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A Canadian citizen who was once personally helped by Prime Minister Jean Chrétien has been named among nine of the most wanted terrorists in Afghanistan.

Ahmed Said Khadr has caused embarrassment for Ottawa since his name turned up among 39 people the United States branded as terrorists two months ago.

Now, the former charity organizer is included among a handful of top al-Qaeda masterminds on a list of wanted men circulated among militia groups in Afghanistan, The Washington Post reported yesterday.

Mr. Chrétien met Mr. Khadr's wife during a trade mission to Pakistan in 1996 and asked then-prime minister Benazir Bhutto for guarantees that Mr. Khadr would be treated fairly by Pakistani authorities, who suspected him of a deadly bombing at the Egyptian embassy in Islamabad.

Mr. Khadr was released shortly after the intervention.

Ottawa has said Mr. Chrétien was merely trying to make sure the Canadian citizen was being treated fairly, and didn't request his release.

Born in Egypt, Mr. Khadr immigrated to Canada in 1977 at the age of 29.

He married an Egyptian Palestinian refugee, Maha Elsamnah, and moved to Peshawar, Pakistan, where he served as the local head of Human Concern International.

The charity was one of many organizations that were helping refugees fleeing to Pakistan from Afghanistan and supporting the mujahedeen freedom fighters who waged war against the Soviet occupying forces throughout the 1980s.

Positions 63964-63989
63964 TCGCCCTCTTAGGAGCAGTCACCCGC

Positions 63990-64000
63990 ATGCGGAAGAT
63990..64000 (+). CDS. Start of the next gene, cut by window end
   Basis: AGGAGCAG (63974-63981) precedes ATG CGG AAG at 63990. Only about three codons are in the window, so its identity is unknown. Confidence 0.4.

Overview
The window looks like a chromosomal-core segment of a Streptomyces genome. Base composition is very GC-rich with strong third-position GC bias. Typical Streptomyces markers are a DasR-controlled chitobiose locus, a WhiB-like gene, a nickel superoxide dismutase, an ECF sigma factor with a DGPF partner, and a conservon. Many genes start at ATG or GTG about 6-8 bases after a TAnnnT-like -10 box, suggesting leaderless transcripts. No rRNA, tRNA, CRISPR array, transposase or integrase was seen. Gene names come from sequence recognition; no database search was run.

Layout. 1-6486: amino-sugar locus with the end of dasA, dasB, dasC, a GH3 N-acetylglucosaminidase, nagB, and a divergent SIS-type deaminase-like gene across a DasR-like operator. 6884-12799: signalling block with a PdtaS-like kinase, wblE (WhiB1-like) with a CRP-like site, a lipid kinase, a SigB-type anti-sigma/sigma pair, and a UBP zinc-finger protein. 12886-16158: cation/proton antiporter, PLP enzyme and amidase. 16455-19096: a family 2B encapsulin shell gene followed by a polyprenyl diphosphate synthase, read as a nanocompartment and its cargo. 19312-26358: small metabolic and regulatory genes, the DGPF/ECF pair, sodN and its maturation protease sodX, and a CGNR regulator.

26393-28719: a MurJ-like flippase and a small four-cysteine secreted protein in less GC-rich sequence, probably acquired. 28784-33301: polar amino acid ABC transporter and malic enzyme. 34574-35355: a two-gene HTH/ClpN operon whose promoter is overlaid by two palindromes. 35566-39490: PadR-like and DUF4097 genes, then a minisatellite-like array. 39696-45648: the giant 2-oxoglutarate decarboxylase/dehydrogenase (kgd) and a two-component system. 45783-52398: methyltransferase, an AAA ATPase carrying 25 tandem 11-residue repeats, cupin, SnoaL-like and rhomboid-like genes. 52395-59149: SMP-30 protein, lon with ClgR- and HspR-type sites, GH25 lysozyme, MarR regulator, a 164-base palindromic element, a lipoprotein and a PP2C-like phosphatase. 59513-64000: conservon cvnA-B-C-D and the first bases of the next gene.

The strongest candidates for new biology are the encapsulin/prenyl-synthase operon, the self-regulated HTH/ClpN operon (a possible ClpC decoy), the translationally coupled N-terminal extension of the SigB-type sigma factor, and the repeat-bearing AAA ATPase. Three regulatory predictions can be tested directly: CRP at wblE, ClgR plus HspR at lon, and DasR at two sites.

Among those mujahedeen at the time was Osama bin Laden, who was featured at the top of the most recent list of wanted terrorists.

Under Mr. Khadr's direction, Human Concern ran food-for-work projects to help rebuild Afghanistan and give jobs to refugees.

Mr. Khadr, who lost a foot to a land mine in 1992, travelled frequently between Pakistan and Canada. His current whereabouts is unknown, but he is believed to have had contact with Mr. bin Laden in Afghanistan.

Yesterday, Hamid Karzai, the Afghan interim leader, said terrorism "is largely defeated" in his country.

"Some may be still here, but I don't think they are in large numbers," he said. "There are remnants in the form of individuals or small groups. Those should be looked for and arrested and put to trial."

Mr. Karzai spoke after his second cabinet meeting since the temporary government took office on Saturday.

Afghan Foreign Minister Abdullah Abdullah reported progress on protracted talks to implement a multinational peacekeeping force in the country, adding that the delay in decision-making could not be attributed to disagreements concerning the details.

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